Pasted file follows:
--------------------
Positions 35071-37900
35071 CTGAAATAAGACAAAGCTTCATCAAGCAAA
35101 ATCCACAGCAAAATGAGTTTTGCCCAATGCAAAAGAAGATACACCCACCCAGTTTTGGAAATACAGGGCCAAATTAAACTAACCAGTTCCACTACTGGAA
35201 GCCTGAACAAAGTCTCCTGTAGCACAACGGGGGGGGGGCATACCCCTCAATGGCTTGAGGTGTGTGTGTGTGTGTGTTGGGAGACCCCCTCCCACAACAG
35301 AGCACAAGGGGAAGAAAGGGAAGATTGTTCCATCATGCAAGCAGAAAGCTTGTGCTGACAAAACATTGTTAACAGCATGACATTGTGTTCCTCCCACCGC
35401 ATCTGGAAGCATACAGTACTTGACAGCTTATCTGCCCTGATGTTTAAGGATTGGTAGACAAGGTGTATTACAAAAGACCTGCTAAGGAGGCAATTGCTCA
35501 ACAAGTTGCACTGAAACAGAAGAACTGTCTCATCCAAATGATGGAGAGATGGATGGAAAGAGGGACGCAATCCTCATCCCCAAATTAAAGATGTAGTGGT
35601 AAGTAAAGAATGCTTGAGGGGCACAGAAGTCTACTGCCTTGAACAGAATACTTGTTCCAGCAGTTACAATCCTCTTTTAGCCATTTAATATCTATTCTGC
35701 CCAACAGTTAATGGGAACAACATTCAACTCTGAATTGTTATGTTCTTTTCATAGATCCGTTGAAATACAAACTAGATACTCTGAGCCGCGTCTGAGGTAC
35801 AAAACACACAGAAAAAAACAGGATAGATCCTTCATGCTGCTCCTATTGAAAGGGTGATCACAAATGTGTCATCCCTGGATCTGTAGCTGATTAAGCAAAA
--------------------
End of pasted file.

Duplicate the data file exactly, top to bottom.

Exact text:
Positions 35071-37900
35071 CTGAAATAAGACAAAGCTTCATCAAGCAAA
35101 ATCCACAGCAAAATGAGTTTTGCCCAATGCAAAAGAAGATACACCCACCCAGTTTTGGAAATACAGGGCCAAATTAAACTAACCAGTTCCACTACTGGAA
35201 GCCTGAACAAAGTCTCCTGTAGCACAACGGGGGGGGGGCATACCCCTCAATGGCTTGAGGTGTGTGTGTGTGTGTGTTGGGAGACCCCCTCCCACAACAG
35301 AGCACAAGGGGAAGAAAGGGAAGATTGTTCCATCATGCAAGCAGAAAGCTTGTGCTGACAAAACATTGTTAACAGCATGACATTGTGTTCCTCCCACCGC
35401 ATCTGGAAGCATACAGTACTTGACAGCTTATCTGCCCTGATGTTTAAGGATTGGTAGACAAGGTGTATTACAAAAGACCTGCTAAGGAGGCAATTGCTCA
35501 ACAAGTTGCACTGAAACAGAAGAACTGTCTCATCCAAATGATGGAGAGATGGATGGAAAGAGGGACGCAATCCTCATCCCCAAATTAAAGATGTAGTGGT
35601 AAGTAAAGAATGCTTGAGGGGCACAGAAGTCTACTGCCTTGAACAGAATACTTGTTCCAGCAGTTACAATCCTCTTTTAGCCATTTAATATCTATTCTGC
35701 CCAACAGTTAATGGGAACAACATTCAACTCTGAATTGTTATGTTCTTTTCATAGATCCGTTGAAATACAAACTAGATACTCTGAGCCGCGTCTGAGGTAC
35801 AAAACACACAGAAAAAAACAGGATAGATCCTTCATGCTGCTCCTATTGAAAGGGTGATCACAAATGTGTCATCCCTGGATCTGTAGCTGATTAAGCAAAA